There is no simple answer to these questions; "revenue strategy … is inextricably intertwined with the larger decisions we have to make as an organization and a Movement," and we will need to continue having discussions about these topics in the years ahead, including with the Wikimedia Foundation Board, the Endowment Board, and community leadership structures (like a future Global Council).
|Product||We need more page views on our websites …||We need more focused initiatives and programs …||We need to consider charging more to large-scale reusers …|
|… to raise more (unrestricted) online/banner fundraising …||… to raise more major gifts …||… to build a sustainable revenue channel beyond charity…|
|Trade-offs||… but this is not where search and other internet trends are heading.||… but this is generally less flexible funding and can bring more risks.||… but this has trade-offs in how some people understand our mission.|
Short-term Revenue & Digital fundraising
Revenue for the Foundation has grown by a factor of 5 over the last decade, but this growth is reaching some limits due to a convergence of factors.
Trend 1: Donation revenue model relies on a high volume of readers visiting our website. The success of our banner fundraising model has been powered by high readership on Wikipedia. Growth in the early days of fundraising was fueled by increasing readership.
Trend 2: Internet trends are changing and readership is declining. As user expectations and online search change, declining page views present risks to our reader supported model. In the United States, we observed a -7% decline in average monthly unique visitors between Jan-Dec 2019 and Jan-Dec 2021.
Additionally, brand health is weak among young audiences in our key revenue countries, presenting long term fundraising challenges. 18−24-year-olds are generally less likely to consider the brand, use it, or recommend it to their friends. This is the case across all markets, with particular issues in the United States, Germany, and South Africa, where most young people wouldn't recommend the brand.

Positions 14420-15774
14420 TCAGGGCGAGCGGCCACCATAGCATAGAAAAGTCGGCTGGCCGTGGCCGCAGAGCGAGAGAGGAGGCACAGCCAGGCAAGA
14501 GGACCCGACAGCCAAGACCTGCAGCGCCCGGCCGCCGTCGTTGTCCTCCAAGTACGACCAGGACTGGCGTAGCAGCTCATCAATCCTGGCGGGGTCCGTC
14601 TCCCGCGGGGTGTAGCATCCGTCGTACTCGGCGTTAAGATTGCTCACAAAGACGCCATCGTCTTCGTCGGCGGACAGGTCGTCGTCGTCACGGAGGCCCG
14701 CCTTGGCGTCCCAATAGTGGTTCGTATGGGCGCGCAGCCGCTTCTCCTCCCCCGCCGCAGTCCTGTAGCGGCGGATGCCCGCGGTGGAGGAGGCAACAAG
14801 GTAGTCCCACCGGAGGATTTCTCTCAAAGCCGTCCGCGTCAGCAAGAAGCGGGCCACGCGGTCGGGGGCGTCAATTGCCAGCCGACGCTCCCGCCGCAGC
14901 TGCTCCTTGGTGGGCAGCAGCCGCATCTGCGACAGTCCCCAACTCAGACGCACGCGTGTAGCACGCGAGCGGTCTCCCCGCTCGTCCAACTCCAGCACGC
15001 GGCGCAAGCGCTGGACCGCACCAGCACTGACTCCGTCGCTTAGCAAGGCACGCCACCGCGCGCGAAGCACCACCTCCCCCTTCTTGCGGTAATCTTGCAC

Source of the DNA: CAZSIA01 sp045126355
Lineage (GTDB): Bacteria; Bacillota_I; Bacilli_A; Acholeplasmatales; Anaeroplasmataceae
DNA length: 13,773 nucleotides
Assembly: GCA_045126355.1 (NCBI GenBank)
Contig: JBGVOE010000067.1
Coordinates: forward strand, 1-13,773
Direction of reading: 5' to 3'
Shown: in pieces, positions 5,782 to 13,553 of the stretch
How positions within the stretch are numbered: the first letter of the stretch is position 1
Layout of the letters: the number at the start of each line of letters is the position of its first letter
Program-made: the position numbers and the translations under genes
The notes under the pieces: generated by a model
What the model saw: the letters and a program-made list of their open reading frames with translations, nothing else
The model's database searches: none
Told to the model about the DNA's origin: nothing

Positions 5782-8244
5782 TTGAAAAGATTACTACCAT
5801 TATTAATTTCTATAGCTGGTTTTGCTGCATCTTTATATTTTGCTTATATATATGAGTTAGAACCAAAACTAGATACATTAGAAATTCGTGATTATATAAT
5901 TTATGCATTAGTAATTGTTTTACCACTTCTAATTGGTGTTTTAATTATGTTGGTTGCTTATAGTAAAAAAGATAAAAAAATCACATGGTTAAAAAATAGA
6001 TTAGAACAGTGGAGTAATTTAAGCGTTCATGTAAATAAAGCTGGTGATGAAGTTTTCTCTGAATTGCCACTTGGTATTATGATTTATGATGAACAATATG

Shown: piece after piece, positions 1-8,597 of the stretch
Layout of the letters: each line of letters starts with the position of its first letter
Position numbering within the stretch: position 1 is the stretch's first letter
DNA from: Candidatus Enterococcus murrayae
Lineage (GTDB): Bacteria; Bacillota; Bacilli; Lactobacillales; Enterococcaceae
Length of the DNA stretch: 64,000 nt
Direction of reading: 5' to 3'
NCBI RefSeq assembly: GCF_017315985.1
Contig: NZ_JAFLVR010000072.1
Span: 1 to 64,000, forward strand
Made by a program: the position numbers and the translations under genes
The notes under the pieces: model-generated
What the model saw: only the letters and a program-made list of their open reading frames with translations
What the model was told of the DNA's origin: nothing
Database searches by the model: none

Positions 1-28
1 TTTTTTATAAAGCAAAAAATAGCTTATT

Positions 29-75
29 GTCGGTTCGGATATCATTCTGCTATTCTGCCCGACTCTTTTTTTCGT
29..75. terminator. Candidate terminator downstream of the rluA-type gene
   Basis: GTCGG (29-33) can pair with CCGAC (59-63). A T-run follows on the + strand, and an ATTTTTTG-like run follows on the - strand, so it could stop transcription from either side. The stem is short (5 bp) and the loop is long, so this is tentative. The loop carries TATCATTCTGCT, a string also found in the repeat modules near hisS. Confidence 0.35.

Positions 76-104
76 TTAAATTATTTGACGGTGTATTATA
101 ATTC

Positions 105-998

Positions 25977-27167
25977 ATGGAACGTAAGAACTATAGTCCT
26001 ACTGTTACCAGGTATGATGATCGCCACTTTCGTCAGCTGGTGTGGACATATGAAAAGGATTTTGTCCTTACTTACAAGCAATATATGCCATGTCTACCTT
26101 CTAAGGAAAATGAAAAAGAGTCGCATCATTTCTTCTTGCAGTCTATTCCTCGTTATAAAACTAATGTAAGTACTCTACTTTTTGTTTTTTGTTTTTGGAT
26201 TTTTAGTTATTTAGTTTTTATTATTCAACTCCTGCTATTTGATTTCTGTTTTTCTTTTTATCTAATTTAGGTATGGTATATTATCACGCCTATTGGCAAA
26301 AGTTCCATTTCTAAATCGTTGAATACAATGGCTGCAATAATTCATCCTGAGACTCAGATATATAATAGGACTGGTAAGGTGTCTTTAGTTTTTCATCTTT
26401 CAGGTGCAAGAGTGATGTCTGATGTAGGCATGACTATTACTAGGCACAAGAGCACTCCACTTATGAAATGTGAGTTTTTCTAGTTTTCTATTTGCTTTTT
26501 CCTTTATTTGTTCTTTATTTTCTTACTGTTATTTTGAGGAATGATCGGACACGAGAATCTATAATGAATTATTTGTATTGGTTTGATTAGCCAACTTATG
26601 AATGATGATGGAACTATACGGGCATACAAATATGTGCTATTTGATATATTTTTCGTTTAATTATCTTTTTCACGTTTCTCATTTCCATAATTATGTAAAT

Trend 3: Banner campaigns have been heavily optimized with more visible trade-offs. When banner campaigns began, there were easy ways to increase revenue, and the targets were just a few million dollars per year. Over time, these campaigns have been heavily optimized. Different approaches are required to keep up with internet trends that are working against the traditional banner model.
Additionally, there are trade-offs in how we balance maximizing revenue with the impact on readers and volunteers. Over 75% of donors donate the first or second time they see a fundraising banner (see chart below). The return declines by showing a reader more banners and impacts the disruption to our readers and volunteers. The 2022 banner campaign on the English Wikipedia used lower-performing wording, and therefore required a longer campaign, more banner impressions, and more emails to past donors; it resulted in a $10 million decrease compared to the 2021 campaign.
There are limits to running longer campaigns.
Over 75% of donors donate the first or second time they see a fundraising banner.
The return declines by showing a reader more banners and impacts the disruption to our readers and volunteers.
Trend 4: Anticipated decrease in fundraising efficiency. Our fundraising ratio has been historically low and stable at $0.10 cost per dollar raised, driven by the high efficiency of banner revenue. As banner fundraising faces more constraints and diminishing returns, we need to consider increasing the share of revenue coming from other channels like email and major gifts, which incur higher costs. This will make fundraising ratios increase, to perhaps $0.12 cost per dollar raised (still much lower than the industry standard of $0.20).
Trend 5: Increasing major gifts requires broad organizational commitment. Increasing major gifts is dependent on building a culture of philanthropy to clarify key metrics, accountability, and storytelling of the impact of our work. Commitment to accepting restricted gifts is essential to growing major gifts and comes with trade-offs.
Accountability to donors and culture of philanthropy. We must better show causality and impact and prove that our work is actually "moving the needle" on Wikimedia projects, to replace the "leap of faith" our donors must currently make with demonstrable bona fides of our impact. We must also better develop directed gifts as part of our multi-year plans, to make large donations more meaningful and transformative, and develop the internal discipline and accountability processes to honor our commitments. To develop a culture of philanthropy, we must tell our story better to donors, and develop accessible materials and multimedia campaigns for the general public that explain the basics of how our projects and communities work.
There are still some positive trends and opportunities, but they will take time to develop and won't offset reduced growth in banners. More donors are signing up for monthly recurring donations, and email revenue continues to grow. We have opportunities to strengthen our donor life cycle to increase how much a donor gives over their lifetime. We may also open new fundraising countries and explore new channels, but these won't offset declines in our major markets. Last, organizational commitment to accepting restricted gift opportunities is essential to growing major gifts.